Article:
As was foretold, we've added advertisements to the forums! If you have questions, or if you encounter any bugs, please visit this thread: https://forums.penny-arcade.com/discussion/240191/forum-advertisement-faq-and-reports-thread/
Options

Physics question

blue powderblue powder Registered User regular
edited November 2007 in Help / Advice Forum
Just to clarify, this is a question I'm doing from a past exam paper in preparation for an up coming exam. So I'm not asking you guys to do my homework haha.

The question is: "What is the average distance between argon atoms in a sample of argon gas at standard temperature and pressure (STP = 0C and 1 atm)?" At the STP, the molar volume of an ideal gas is 22.4 L. The atomic mass of argon is 40.0 amu.

So from this my working out is as follows:

22.4L/40amu = 0.56 * 6.02x10^23

= (i'm not sure how to get that cubed divide sign up-ask me if you don't know what i mean, sorry!) 3.37x10^23

= 69597692.26

= 1/69597692.26

= 1.43x10^-8 m


I'm not sure I have my units correct... This is just a weird way for me to approach a question like that as I'm used to doing it with a solid and using the density. Thanks in advance!

blue powder on

Posts

  • Options
    Al_watAl_wat Registered User regular
    edited November 2007
    List the equations you have at your disposal, in terms of their base units.

    Al_wat on
  • Options
    VeritasVRVeritasVR Registered User regular
    edited November 2007
    For starters, to remove confusion and complexity, use Significant Figures to reduce the number of digits you have to deal with. For example, you shouldn't really ever have to use your 10 digit number there without rounding to the nearest 3 (like your other numbers).

    69597692.26 should be 6.96 * 10^7. Makes them a lot easier to deal with because the exactness of the numbers you round are almost never necessary.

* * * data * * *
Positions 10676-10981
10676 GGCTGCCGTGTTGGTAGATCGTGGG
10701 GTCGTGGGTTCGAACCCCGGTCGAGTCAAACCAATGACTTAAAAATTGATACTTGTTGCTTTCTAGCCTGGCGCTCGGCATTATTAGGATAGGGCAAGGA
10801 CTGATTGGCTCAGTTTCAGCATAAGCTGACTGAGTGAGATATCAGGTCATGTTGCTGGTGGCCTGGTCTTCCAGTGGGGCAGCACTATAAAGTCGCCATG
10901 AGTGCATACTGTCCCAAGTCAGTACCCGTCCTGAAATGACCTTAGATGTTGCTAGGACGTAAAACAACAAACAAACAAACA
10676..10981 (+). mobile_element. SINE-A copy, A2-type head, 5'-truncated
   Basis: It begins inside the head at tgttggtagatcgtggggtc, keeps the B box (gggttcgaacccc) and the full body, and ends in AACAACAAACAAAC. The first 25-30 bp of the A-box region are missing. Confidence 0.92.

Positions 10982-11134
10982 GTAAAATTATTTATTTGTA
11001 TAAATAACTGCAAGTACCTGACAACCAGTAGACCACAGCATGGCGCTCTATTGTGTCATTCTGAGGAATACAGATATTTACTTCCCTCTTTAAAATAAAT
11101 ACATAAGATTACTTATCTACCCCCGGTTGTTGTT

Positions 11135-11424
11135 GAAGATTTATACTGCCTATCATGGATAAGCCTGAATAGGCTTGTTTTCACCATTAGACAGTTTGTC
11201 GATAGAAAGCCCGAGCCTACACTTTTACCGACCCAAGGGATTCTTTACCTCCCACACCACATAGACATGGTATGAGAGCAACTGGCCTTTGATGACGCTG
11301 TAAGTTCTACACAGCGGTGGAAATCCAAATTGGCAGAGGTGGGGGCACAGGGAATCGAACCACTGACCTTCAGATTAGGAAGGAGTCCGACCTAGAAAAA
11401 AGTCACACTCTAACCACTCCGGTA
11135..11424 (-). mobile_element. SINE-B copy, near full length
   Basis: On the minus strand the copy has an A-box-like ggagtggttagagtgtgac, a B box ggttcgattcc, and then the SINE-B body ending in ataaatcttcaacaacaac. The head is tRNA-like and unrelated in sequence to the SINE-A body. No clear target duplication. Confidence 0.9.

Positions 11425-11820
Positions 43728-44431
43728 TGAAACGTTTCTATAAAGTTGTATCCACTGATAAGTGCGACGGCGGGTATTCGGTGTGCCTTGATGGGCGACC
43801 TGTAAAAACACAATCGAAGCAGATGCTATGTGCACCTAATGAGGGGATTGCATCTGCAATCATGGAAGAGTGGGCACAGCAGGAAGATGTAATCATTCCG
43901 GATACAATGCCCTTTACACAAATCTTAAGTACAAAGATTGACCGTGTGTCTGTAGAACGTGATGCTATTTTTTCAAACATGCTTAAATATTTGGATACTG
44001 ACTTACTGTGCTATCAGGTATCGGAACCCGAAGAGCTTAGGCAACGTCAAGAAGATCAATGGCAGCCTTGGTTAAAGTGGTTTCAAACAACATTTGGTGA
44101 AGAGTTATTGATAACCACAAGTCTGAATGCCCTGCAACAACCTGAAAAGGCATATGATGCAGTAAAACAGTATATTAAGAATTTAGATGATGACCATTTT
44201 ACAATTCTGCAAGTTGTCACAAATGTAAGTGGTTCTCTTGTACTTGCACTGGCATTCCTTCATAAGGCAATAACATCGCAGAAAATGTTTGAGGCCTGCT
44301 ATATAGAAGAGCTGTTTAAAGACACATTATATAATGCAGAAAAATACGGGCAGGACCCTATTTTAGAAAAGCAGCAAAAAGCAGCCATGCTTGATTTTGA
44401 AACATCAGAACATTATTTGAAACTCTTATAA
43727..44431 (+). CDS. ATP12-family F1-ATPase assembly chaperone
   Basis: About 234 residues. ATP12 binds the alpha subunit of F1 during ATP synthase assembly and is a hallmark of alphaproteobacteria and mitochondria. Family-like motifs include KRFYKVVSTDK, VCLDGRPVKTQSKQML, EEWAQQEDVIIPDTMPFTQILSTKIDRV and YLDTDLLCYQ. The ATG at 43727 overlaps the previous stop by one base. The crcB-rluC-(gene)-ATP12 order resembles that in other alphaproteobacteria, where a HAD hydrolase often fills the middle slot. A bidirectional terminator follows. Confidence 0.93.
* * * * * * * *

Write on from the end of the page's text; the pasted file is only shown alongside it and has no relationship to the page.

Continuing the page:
VeritasVR on
    CoH_infantry.jpg
    Let 'em eat fucking pineapples!
  • Options
    Iceman.USAFIceman.USAF Major East CoastRegistered User regular
    edited November 2007
    On the other hand, I only round at the end. What I write on paper might only be 3 places, but I let my calculator carry everything. Just thought I'd toss that in.

    Also, it seems ok. I never liked that particular problem, however.

    Iceman.USAF on
  • Options
    PeekingDuckPeekingDuck __BANNED USERS regular
    edited November 2007
    Physics is easier if you don't use numbers. Beyond that, list what you have and the equations you know. Then it becomes a simple known, unknown. Just a general tip for your upcoming exam!

    PeekingDuck on
  • Options
    DemerdarDemerdar Registered User regular
    edited November 2007
    Another little tip: units. Always always show your units. If they aren't coming out, you're messing something up.

    Demerdar on
    y6GGs3o.gif
  • Options
    corcorigancorcorigan Registered User regular
    edited November 2007
    Demerdar wrote: »
    Another little tip: units. Always always show your units. If they aren't coming out, you're messing something up.

    I got an A in a level chemistry simply by always using units (plus a load of pointless memorising, but you don't need so much of that for physics).

    corcorigan on
    Ad Astra Per Aspera
Sign In or Register to comment.